The government, which was unable to achieve the previous plan period (2007-12) target of 78,577 MW due to fuel scarcity issues, aims to add 1,18,000 MW power generation capacity by March 2017. The target includes the spill-over of the previous Plan's shortfall, Planning Commission's current target of over 88,000 MW and nuclear as well as renewable power capacities.
"We are targeting a capacity addition of approximately 1,18,000 MW including 30,000 MW from renewable energy sources in the current five year plan (2012-17)," Power Secretary Pradeep Kumar Sinha told reporters here.
About 18,200 MW, including 2,000 MW of solar power, is to be added during the current financial year, ending March 31.
"We are very confident of achieving this (financial) year's target," Sinha said.
On being asked whether fuel non-availability will be an impediment in achieving this target, Sinha said that the fuel pass-through mechanism will solve that problem.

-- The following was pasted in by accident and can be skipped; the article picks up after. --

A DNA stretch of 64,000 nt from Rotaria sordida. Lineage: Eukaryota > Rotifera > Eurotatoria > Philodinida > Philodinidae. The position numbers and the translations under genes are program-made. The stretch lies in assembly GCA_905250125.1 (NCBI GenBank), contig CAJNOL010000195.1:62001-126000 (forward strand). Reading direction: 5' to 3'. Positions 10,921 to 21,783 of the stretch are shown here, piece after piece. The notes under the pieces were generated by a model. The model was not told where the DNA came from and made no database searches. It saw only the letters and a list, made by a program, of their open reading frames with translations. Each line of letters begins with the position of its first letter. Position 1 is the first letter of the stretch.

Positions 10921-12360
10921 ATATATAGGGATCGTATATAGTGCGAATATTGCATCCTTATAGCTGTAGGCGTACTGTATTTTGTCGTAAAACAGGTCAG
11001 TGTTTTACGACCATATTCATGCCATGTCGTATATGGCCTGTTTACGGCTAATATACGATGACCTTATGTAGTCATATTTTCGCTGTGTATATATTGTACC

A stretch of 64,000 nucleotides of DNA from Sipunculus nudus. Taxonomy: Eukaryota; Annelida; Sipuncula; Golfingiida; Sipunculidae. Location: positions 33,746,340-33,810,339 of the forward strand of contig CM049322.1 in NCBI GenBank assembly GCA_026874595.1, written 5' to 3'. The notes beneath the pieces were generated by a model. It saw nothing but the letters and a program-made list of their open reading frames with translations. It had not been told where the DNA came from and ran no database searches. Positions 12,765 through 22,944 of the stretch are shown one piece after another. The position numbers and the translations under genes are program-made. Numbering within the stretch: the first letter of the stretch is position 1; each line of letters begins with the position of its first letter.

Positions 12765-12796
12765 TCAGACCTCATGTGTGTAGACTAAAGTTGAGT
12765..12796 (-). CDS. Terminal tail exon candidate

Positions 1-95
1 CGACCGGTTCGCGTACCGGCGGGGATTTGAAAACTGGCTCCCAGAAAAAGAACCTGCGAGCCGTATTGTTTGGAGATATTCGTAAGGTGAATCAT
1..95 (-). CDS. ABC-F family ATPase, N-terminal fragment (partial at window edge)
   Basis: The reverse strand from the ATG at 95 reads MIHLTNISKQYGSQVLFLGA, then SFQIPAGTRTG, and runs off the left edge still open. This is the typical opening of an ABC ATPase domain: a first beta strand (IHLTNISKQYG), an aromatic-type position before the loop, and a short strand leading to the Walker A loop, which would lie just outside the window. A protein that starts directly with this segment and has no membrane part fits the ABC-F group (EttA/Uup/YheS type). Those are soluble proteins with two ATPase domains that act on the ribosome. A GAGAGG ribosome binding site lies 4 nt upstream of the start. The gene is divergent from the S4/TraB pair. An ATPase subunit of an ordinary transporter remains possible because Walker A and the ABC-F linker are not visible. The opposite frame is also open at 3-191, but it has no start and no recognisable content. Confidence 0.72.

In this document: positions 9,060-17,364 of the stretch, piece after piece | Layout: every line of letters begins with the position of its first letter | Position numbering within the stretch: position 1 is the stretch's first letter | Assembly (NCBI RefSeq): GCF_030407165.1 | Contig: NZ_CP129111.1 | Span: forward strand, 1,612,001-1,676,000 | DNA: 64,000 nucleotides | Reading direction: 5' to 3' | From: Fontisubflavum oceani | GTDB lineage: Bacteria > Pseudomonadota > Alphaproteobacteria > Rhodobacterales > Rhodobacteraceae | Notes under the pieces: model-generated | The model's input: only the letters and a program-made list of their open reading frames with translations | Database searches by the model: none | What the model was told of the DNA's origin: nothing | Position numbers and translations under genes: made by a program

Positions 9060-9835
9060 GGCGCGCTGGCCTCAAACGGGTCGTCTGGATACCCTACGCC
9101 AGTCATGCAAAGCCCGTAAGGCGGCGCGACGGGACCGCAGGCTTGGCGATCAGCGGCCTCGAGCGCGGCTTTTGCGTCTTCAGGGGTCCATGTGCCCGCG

"Coal is not a bottleneck as the government has allowed fuel pass-through, shortages in domestic coal are being met through imported coal," he said.
As per the fuel-pass through, the cost of imported coal is passed on to the consumer in the form of higher tariff.
As for the domestic supplies, state-run Coal India plans to increase its production to 615 million tonnes by 2016-17.
Sinha said: "Of the targetted 1,18,000 MW the government has already achieved 30,000 MW capacity till January, 2014." This does not include any renewable power capacity.
In 2012-13, India added over 20,000 MW capacity.
The government was unable to achieve the revised target of 62,000 MW in the 11th plan period (2007-12), mainly due to scarcity of coal and gas. The original target for the plan period was 78,577 MW. The total capacity added during the period was close to 55,000 MW.
India's installed generation capacity is 2,28,722 MW.